After booking the test, I got to work on my last-sol journalist report. I wanted to write a science-fiction short story that expressed not what was physically happening as we prepared to return to Earth, but what was going on emotionally. I imagined that we were a crew that had actually been sent to Mars and were going through the process of preparing for the journey home. To read the short story, visit the MDRS Facebook page here.
As Inga and I were scheduled to prepare dinner, I decided to shoulder the burden of that as thanks for her help with finding COVID tests. The night before, we had decided to make chili in the Hab’s slow-cooker and had soaked a bag of pinto beans in a bowl of water. By morning, they were ready to be turned into chili. I played much of the recipe by ear and threw the beans into the slow cooker with hydrated tomato powder and assorted stir-fried vegetables. I set a timer for eight hours and left it.
As Dave and Inga arrived at Candor Chasma, we practiced our refined communications procedure given the foreknowledge that it was a comms blackout area. They tested comms regularly and provided a check-in time before they descended into the chasm. Throughout this time, I continued working on my sci-fi story. Since the characters were fictionalized versions of my crewmates, I tried my best to nail their personalities. Writing on Mars has encouraged me to push my limits: writing a daily blog post, penning a spoken word poem in ten minutes, and writing about real people I see daily into a fictional story are all things I’ve never attempted before.
After they returned from their canyon adventure, we gathered around the table for the moment of truth with my slow cooker chili. We had a feast: it was served with broiled potato chips, fresh microgreens from the GreenHab, cheese, and beef. The three-quarter troubles of the morning felt distant and faded away.
I kept an eye on the clock– the time for the first video call to the crew at the ILMAH facility approached.
When I went to the lower deck for a quick toilet break before the call started, I remembered something.
“Hey!” I shouted up the stairs. “Spacesuits!”
I grabbed the orange flight suits from the lower deck and hauled them up the stairs. We jumped into them just in time for the call.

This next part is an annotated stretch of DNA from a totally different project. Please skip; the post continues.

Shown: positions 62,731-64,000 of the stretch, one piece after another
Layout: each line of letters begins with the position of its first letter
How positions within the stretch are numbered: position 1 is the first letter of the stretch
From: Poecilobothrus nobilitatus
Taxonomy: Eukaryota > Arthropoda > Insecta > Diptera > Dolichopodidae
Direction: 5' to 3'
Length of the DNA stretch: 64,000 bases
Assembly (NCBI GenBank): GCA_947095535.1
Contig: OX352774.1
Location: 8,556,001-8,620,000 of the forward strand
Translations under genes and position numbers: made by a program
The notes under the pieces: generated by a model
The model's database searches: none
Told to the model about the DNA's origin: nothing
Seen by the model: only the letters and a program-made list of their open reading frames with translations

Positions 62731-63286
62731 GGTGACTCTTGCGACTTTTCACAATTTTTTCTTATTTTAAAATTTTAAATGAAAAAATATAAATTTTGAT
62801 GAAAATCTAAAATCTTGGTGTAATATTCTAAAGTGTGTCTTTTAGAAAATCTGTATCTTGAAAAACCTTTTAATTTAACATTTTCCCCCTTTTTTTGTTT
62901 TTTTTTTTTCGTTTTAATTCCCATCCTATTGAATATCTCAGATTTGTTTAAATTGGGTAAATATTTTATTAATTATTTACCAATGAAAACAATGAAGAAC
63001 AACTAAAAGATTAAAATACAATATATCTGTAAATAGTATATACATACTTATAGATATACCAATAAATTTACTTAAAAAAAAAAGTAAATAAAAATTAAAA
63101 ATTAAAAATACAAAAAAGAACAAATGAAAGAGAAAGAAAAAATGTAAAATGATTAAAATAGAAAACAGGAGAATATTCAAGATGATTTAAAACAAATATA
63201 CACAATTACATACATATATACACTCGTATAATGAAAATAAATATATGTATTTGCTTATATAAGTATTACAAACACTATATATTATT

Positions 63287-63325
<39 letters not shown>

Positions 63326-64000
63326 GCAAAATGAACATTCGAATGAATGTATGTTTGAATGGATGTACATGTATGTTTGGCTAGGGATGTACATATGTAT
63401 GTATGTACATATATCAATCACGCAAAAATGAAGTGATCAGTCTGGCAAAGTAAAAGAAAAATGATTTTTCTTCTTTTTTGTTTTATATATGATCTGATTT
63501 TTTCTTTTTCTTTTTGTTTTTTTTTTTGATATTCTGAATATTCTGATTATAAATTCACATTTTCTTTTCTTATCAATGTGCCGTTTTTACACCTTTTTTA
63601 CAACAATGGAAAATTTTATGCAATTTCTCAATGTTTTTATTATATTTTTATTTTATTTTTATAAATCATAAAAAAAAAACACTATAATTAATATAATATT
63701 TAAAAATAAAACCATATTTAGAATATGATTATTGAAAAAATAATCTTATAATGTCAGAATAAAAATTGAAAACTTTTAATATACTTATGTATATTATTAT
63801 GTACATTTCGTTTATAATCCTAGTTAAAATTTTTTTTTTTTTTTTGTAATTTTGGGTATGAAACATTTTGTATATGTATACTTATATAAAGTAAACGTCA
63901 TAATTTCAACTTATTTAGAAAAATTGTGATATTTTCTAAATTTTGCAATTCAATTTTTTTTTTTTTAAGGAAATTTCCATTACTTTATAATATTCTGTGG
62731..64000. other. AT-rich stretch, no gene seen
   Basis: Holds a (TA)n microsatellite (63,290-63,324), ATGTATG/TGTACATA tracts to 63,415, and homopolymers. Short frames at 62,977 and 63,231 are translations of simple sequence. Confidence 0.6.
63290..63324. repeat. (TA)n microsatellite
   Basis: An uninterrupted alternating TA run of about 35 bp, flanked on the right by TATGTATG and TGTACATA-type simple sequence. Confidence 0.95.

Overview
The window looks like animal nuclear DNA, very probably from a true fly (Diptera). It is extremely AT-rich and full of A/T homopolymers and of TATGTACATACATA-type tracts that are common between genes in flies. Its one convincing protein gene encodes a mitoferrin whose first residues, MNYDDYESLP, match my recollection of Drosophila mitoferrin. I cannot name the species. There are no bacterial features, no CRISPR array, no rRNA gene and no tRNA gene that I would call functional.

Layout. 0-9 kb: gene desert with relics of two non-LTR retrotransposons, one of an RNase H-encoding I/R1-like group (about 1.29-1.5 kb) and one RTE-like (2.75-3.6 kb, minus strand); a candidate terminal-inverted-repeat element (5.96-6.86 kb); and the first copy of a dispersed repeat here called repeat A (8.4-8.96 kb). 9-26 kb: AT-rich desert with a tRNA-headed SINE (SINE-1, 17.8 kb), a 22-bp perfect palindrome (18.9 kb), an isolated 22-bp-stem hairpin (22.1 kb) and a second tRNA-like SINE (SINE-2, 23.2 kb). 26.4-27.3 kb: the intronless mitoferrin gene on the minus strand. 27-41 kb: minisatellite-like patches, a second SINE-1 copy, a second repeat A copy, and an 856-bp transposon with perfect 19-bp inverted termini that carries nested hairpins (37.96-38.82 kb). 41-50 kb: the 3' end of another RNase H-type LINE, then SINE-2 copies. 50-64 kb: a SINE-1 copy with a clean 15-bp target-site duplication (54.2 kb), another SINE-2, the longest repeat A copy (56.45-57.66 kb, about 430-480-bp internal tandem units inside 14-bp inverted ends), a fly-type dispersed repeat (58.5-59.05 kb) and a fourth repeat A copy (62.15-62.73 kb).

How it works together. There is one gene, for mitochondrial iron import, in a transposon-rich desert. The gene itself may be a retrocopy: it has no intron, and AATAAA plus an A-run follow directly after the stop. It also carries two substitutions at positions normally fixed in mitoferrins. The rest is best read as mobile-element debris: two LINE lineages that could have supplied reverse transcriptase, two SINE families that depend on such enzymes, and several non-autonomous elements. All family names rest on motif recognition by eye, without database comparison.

As we four orange-cladded analog astronauts huddled around the laptop, four blue-clothed analog astronauts appeared on the other side.
“Hello!” I said.
About two seconds later, their faces lit up and they responded. “Hey there!”
During the introductions, we realized that we were stumbling through sentences and interrupting each other. We were on the same planet, but there was a two-second lag between statement and response, making it difficult to converse – it was like talking to someone on the Moon. It reminded me of a moment from The Expanse when a character instinctively waits a few seconds after saying something to compensate for the lightspeed delay. Nevertheless, we were elated to finally have contact with other astronauts on this desolate planet.
We met Commander Bill O’Hara; I was pleasantly surprised to discover that he had been on another analog mission with a friend of mine. There was also their Science Lead, Terry Trevino, who had helped build the MDRS’s latest spacesuits. Rose Worku was their Science Specialist and Diallo Wallace was their Crew Engineer. We hit it off despite the two-second lag.
“I feel like we should hop in a rover and drive down to visit you!” one of them said.
We not only exchanged names and projects, but also patches. Then, we moved on to discussing what we should do for the main call on Sol 11 (Friday, October 7), which would be broadcast live. The mood in the Hab was truly buoyed up after the call ended.
“I never thought I’d like a Zoom call so much!” I said.
Dave commented, “It wasn’t like I had met them for the first time; it felt like I was seeing old friends again.”
Lindsay joked about us meeting in real life, face-to-face, and delaying our replies anyway just to mess with them.
Sometimes, the most pleasant events are surprises.
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Edited by Evan Plant-Weir